BASE heads to Oakland to celebrate Black joy

Photo from last year’s Black Joy Parade. PHOTO COURTESY OF FELIX URIBE

To close out Black History Month, Black art and culture will be showcased at “Celebrating Black Joy: Oakland Edition” next Sunday.

USF’s Black Achievement Success and Engagement (BASE) Initiative is hosting the event, and Black faculty, staff, and students can join them in Oakland on Feb. 26. LaShirine Howard, the BASE program manager who helped organize the event, said that BASE organizes events that involve students with Black communities in the Bay, “so that students are able to find connections and community outside of USF.” 

“Everyone’s pulling together to make this happen, and I love the fact that we’re ignoring the excuse that we’re separated by a bridge,” said Howard. “Oakland is a big part of the Black community too.” 

The event’s first location will be the Oakland Museum of California (OMCA), where participants can view its current exhibition, “Angela Davis — Seize the Time.” The goal of the exhibit, according to the museum’s website, is to provide visitors with a “deeper look into the life of Angela Davis through the lens of race, gender, economics, and policy.” Davis, 79, was an active member of the Black Panther Party, an Oakland-born political organization which fought for Black liberation, particularly by protecting against police brutality. Howard said, “I hope that every student that goes sees a huge amount of relatability.”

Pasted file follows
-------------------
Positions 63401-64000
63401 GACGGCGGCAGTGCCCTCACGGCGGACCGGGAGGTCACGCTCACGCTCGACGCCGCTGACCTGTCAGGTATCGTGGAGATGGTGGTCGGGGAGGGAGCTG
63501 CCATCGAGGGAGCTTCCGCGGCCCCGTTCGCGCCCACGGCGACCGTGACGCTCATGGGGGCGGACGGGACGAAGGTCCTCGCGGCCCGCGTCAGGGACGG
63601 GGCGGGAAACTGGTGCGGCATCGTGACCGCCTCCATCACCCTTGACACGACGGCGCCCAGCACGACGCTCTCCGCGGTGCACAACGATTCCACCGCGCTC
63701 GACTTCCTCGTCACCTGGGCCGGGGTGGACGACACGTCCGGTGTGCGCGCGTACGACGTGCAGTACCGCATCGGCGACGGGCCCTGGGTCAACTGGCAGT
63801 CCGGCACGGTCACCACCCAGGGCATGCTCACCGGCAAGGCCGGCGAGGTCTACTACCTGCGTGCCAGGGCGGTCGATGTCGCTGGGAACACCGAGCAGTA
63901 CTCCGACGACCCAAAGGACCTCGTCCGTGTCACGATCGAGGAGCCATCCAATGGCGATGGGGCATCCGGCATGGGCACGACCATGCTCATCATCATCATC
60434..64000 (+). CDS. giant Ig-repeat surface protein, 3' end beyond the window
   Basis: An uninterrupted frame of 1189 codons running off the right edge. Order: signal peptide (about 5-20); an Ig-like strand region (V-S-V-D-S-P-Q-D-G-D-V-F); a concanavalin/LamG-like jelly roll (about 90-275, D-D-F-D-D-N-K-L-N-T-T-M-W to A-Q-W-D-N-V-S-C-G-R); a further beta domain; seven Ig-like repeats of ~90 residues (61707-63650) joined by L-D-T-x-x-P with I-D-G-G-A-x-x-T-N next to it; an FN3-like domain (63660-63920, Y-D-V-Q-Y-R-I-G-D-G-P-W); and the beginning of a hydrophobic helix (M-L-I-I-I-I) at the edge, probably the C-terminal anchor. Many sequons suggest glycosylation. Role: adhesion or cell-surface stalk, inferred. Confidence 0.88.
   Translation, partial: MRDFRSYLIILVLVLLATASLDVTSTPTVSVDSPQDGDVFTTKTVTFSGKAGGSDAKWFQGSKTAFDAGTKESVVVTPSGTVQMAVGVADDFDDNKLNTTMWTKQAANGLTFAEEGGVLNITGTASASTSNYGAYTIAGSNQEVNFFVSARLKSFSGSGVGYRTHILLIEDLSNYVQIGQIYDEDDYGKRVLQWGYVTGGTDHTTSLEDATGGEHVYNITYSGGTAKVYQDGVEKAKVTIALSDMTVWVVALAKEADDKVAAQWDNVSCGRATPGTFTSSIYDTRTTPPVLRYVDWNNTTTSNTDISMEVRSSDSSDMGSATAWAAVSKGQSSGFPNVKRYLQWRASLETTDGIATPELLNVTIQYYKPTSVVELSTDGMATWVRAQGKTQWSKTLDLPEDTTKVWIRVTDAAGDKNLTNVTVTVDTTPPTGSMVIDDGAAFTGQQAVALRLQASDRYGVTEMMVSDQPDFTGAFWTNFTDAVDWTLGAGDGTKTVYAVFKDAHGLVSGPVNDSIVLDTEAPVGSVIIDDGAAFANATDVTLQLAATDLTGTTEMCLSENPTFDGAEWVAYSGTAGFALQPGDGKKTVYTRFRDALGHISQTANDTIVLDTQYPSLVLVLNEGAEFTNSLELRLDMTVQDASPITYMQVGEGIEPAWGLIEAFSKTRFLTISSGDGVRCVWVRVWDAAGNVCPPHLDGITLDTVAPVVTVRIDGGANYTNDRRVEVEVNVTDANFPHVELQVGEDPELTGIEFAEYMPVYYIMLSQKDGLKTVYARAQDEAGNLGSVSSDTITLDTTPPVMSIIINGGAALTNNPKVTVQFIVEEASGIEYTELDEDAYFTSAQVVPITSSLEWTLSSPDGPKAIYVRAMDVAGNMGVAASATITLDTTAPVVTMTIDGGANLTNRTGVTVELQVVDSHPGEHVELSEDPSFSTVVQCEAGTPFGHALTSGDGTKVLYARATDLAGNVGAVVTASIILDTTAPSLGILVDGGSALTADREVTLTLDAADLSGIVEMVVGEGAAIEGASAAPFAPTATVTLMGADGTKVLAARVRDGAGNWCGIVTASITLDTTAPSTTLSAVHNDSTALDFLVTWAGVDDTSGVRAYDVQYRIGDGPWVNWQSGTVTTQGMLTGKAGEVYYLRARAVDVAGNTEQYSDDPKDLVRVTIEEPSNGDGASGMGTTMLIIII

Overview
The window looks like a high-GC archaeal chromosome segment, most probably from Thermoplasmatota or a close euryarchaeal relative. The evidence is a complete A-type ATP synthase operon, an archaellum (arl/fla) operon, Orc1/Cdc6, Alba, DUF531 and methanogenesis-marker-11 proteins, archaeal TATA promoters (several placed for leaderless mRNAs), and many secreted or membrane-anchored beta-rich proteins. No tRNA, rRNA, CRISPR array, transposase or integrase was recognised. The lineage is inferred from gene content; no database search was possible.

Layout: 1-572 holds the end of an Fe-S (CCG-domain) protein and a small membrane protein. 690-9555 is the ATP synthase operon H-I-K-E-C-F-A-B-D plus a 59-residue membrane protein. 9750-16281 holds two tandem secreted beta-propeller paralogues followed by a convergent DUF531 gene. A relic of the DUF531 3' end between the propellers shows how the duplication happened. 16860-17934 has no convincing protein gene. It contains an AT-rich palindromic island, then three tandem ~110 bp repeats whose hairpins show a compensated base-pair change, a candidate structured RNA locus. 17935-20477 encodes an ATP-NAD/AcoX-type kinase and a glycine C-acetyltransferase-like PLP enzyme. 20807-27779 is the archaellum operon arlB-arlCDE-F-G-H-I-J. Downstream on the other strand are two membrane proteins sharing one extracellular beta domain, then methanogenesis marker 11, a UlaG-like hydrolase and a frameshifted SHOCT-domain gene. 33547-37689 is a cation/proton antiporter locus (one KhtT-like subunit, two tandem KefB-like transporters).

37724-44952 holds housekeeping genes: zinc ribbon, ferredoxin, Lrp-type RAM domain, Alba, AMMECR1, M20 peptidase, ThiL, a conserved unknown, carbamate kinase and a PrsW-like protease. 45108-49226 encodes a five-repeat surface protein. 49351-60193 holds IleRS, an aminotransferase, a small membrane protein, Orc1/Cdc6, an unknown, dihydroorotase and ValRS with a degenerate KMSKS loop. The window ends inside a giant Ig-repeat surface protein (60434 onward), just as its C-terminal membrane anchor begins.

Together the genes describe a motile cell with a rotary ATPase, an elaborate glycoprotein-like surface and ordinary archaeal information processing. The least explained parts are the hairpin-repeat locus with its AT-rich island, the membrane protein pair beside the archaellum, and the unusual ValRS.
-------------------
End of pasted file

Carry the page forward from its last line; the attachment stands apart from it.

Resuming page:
After participants see what OMCA has to offer, the group will walk to 14th and Franklin to see the Black Joy Parade at 12:30 p.m. The parade is part of a larger festival with over 200 Black owned vendors selling food and drink, merchandise, and handmade items. The Black Joy Choir, made up of Bay Area singers, will perform on the main stage and during the parade procession. 

The Black Joy Parade is put on by a nonprofit of the same name, and is going on its sixth year. Howard said, “I’ve been told it’s like a First Friday but on steroids.” First Fridays is a recurring Oakland event that Howard described as a “huge block party.”

This year’s Black Joy Parade is just a warm up for BASE. Howard said, “Hopefully next year we can see if we can even be in the parade.”

When asked what she hopes everyone will take away from the event, Howard said, “Your Blackness is welcomed here, in every shape and form.”

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